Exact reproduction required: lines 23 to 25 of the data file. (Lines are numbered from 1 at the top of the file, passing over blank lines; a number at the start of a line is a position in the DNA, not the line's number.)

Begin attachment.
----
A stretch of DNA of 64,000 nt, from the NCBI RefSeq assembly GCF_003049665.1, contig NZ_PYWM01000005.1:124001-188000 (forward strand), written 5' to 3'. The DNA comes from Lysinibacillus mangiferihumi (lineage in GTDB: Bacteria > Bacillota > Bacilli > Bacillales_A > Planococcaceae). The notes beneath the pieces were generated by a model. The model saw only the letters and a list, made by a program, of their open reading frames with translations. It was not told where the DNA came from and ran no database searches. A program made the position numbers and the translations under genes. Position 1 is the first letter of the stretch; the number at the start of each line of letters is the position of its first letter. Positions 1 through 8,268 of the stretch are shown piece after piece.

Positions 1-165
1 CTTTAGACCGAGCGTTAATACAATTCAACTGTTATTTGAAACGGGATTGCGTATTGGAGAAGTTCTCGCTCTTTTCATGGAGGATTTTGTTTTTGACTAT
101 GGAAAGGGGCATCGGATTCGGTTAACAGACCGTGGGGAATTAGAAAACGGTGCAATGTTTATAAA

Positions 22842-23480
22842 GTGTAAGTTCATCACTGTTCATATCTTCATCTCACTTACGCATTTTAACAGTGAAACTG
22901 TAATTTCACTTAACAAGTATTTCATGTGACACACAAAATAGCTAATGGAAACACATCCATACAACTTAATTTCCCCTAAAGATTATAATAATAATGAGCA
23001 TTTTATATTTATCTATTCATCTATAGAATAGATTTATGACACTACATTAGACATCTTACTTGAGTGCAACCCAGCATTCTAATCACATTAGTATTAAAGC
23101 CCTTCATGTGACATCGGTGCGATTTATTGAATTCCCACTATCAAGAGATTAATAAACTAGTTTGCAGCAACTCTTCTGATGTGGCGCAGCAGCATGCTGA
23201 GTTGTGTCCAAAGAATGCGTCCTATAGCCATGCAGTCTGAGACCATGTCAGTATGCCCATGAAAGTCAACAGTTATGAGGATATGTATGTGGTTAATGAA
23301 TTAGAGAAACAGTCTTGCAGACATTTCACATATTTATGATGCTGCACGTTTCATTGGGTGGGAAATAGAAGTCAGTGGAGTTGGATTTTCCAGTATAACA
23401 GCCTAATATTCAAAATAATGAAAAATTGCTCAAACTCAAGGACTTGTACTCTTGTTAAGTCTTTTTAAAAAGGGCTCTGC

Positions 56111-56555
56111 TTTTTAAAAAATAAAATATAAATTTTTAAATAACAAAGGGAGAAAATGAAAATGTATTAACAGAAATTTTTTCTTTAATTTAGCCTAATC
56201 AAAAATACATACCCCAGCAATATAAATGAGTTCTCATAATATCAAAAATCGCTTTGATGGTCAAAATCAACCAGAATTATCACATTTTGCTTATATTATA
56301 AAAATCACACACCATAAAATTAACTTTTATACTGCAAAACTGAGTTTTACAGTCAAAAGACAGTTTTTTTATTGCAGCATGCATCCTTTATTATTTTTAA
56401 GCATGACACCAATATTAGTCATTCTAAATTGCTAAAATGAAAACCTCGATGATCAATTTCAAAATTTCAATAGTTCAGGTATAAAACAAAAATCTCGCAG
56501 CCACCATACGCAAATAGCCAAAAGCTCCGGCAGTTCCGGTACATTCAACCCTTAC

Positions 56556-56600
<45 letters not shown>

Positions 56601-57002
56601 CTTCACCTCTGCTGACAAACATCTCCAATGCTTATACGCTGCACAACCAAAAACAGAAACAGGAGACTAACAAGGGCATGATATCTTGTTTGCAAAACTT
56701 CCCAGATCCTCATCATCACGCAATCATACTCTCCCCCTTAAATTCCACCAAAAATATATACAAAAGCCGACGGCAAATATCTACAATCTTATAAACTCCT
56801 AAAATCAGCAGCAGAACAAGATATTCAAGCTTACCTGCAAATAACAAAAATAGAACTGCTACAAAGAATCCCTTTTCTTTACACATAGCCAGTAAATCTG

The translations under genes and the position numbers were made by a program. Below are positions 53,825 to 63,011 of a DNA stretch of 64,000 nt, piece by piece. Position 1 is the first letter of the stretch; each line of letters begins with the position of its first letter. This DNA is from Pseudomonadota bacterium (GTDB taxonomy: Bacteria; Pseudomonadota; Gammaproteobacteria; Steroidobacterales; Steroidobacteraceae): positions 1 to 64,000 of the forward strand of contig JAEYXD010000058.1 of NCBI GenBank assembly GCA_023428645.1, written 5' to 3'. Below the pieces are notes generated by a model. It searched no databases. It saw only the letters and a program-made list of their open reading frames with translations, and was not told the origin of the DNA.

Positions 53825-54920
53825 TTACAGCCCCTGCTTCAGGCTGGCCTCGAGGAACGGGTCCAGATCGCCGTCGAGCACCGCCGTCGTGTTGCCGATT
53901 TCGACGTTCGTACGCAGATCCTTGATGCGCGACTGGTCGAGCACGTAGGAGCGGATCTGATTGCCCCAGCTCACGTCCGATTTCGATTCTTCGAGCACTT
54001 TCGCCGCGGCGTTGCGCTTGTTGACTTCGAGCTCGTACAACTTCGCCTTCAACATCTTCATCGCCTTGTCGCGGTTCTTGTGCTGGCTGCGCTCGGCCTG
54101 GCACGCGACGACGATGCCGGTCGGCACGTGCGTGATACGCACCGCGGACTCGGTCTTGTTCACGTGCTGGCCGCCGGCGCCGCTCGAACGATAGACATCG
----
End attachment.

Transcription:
56701 CCCAGATCCTCATCATCACGCAATCATACTCTCCCCCTTAAATTCCACCAAAAATATATACAAAAGCCGACGGCAAATATCTACAATCTTATAAACTCCT
56801 AAAATCAGCAGCAGAACAAGATATTCAAGCTTACCTGCAAATAACAAAAATAGAACTGCTACAAAGAATCCCTTTTCTTTACACATAGCCAGTAAATCTG

The translations under genes and the position numbers were made by a program. Below are positions 53,825 to 63,011 of a DNA stretch of 64,000 nt, piece by piece. Position 1 is the first letter of the stretch; each line of letters begins with the position of its first letter. This DNA is from Pseudomonadota bacterium (GTDB taxonomy: Bacteria; Pseudomonadota; Gammaproteobacteria; Steroidobacterales; Steroidobacteraceae): positions 1 to 64,000 of the forward strand of contig JAEYXD010000058.1 of NCBI GenBank assembly GCA_023428645.1, written 5' to 3'. Below the pieces are notes generated by a model. It searched no databases. It saw only the letters and a program-made list of their open reading frames with translations, and was not told the origin of the DNA.